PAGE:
some more highlights from Banet-Weiser’s Authenticity™

1. authenticity as an expression of “utopic normativity”

Banet-Weiser derives the term from Lauren Berlant’s description of “intimate publics”

2. brands as fashioning spaces of safety, security, and belonging, of inclusive participation

We cannot productively think about brand culture, or what brands mean for culture, without accounting for the affective relational quality—the experience—of brands. These affective relationships with brands are slippery, mobile, and often ambivalent, which makes them as powerful and profitable as they are difficult to predict and discuss. It is through these affective relationships that our very selves are created, expressed, and validated. Far more than an economic strategy of capitalism, brands are the cultural spaces in which individuals feel safe, secure, relevant, and authentic.

“a faith that despite convictions that everything is for sale, brand culture might enhance possibilities for individual identities, cultural practices, everyday politics” 

Not “despite” but “because”: these possibilities don’t pre-exist brand cultures but are internal to them: brand cultures articulate their own versions of what authenticity, identity, politics are. Their versions are not continuous with older notions of those concepts. Identity conceived within branding culture is not connected to an identity conceived outside it. NO identity pre-exists the constitution of identity in branding’s terms; consumer society means precisely this hegemony of self-branding practices. 

3. authenticity is “branded,” and only relates to brands 

Within contemporary brand culture the separation between the authentic self and the commodity self not only is more blurred, but this blurring is more expected and tolerated. That is, within contemporary consumer culture we take it for granted that authenticity, like anything else, can be branded.

“Blurring” is maybe not the best way to put this; my argument is that the authentic self is nested inside the commodity self. “Authentic” internalizes the idea of older anti-commercial values and operationalizes them without actually assimilating them. Subjectivity as it is structured in consumerism is cut off completely from any understanding of what a pre-commercialized subjectivity was like, but we can pretend we understand and call the commodified tokens of that understanding “authenticity”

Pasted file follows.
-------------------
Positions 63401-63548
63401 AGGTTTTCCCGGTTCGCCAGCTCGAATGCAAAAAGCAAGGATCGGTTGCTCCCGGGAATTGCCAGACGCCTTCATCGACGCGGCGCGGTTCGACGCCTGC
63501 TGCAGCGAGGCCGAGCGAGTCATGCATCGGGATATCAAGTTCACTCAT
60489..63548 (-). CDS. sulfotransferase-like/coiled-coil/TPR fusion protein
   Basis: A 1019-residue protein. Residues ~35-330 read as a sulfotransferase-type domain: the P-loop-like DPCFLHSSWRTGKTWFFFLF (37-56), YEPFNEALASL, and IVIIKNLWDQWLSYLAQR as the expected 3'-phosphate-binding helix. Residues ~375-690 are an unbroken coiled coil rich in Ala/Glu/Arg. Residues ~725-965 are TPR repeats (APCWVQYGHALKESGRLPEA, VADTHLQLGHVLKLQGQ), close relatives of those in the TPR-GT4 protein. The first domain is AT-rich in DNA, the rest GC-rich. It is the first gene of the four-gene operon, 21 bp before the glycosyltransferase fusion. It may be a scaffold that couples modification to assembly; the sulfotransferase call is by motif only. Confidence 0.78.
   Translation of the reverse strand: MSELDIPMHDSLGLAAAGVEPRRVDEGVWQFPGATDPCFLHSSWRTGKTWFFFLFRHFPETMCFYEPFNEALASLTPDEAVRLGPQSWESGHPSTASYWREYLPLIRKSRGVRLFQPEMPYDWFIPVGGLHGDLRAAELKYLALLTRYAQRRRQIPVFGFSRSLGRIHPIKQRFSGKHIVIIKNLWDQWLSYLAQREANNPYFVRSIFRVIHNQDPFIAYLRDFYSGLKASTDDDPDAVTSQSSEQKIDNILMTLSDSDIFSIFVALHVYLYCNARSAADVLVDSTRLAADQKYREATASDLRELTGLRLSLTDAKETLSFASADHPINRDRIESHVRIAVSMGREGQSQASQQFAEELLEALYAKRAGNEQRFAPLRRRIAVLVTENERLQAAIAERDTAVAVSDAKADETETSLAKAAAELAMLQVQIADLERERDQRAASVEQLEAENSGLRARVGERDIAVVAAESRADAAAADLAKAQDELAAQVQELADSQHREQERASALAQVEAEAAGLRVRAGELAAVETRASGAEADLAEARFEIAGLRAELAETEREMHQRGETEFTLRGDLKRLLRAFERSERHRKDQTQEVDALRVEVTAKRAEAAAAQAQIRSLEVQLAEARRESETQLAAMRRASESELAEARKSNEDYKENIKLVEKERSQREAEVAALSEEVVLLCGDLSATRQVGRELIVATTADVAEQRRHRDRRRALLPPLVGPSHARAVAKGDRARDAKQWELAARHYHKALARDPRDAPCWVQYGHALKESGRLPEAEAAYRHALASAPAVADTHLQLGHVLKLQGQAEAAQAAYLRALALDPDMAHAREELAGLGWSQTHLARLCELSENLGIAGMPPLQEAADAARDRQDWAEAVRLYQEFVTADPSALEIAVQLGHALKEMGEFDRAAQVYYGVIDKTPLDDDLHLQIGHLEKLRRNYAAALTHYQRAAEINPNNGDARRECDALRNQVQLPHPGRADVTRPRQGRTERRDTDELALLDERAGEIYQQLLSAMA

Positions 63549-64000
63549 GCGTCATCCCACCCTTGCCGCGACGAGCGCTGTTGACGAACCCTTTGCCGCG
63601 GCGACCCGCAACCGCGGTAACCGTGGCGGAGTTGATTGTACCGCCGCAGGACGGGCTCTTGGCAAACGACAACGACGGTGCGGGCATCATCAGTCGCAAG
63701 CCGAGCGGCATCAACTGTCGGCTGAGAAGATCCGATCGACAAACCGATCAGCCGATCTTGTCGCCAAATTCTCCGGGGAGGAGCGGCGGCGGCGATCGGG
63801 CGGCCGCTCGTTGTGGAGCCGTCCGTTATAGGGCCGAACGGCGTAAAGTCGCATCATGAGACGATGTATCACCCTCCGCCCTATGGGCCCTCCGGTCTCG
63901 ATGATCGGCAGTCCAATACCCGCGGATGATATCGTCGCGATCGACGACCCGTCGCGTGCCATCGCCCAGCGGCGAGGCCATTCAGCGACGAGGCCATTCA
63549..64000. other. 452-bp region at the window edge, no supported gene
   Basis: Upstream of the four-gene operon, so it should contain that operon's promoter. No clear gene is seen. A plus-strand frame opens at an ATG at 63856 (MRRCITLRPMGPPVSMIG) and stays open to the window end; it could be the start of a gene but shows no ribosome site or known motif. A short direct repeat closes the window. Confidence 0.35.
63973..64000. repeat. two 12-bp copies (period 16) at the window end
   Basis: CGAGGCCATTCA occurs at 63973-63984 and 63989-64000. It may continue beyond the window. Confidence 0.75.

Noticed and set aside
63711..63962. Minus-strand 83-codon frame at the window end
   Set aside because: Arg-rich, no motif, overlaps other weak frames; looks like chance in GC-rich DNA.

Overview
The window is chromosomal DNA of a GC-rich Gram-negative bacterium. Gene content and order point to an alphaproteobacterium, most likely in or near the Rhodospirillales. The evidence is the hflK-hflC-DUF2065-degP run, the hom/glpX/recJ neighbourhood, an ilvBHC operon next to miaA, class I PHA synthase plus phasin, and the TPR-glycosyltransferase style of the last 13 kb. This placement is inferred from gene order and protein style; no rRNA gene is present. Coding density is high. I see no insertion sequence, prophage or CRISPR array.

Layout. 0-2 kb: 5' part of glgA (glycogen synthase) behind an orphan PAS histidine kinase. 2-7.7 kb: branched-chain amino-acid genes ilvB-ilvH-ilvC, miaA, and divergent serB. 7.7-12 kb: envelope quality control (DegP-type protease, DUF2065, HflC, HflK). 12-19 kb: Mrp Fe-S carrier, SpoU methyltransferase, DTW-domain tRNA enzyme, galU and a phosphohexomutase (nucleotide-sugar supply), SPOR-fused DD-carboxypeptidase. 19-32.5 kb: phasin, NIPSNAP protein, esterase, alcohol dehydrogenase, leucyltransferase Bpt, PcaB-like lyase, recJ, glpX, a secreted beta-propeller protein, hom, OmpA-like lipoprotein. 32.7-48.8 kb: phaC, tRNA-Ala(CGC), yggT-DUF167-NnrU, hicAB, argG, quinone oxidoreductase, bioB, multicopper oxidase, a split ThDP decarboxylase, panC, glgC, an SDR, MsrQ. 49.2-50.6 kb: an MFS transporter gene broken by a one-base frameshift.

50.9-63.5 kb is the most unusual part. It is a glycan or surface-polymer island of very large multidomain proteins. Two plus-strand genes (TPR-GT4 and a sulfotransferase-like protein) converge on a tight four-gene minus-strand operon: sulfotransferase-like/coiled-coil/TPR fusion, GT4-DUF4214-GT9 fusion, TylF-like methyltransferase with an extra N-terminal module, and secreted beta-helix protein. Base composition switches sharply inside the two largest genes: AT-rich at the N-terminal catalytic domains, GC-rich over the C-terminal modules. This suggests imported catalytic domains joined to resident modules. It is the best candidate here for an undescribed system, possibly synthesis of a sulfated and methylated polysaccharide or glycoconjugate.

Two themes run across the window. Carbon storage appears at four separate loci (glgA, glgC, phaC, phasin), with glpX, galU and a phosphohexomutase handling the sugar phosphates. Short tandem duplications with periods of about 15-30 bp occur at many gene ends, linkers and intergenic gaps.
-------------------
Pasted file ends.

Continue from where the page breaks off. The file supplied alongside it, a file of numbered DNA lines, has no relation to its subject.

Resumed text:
4. Banet-Weiser wants to look at “ how areas of our lives that have historically been considered noncommercial and “authentic”—namely, religion, creativity politics, the self—have recently become branded spaces.” 

Again, “become” seems like the wrong word. Branded spaces are built to accommodate those ideas without drawing from their actual earlier historical configurations. “Real” politics isn’t evolving into “brand politics.” A form of brand politics is developed that supplants politics. It is not that there are “real” spaces and branded spaces and we have confused them; it is that the brand spaces are all we know, and they evoke lost spaces that went by the same names as their branded counterparts. We can’t purify or distill the brand spaces and ever reclaim the "real” spaces that they are presumed to be based on.   

That is to say branding isn’t taking noncommerical aspects of life and commercializing them. Rather brands operate as though our subjectivity is fully subsumed to commerciality. Brand logic precedes our imagining of the opposite logics that we imagine to have existed before branding. Brand logic dictates the alternatives we imagine to it and calls the ones that seem like they could have existed before or earlier “authentic.” 

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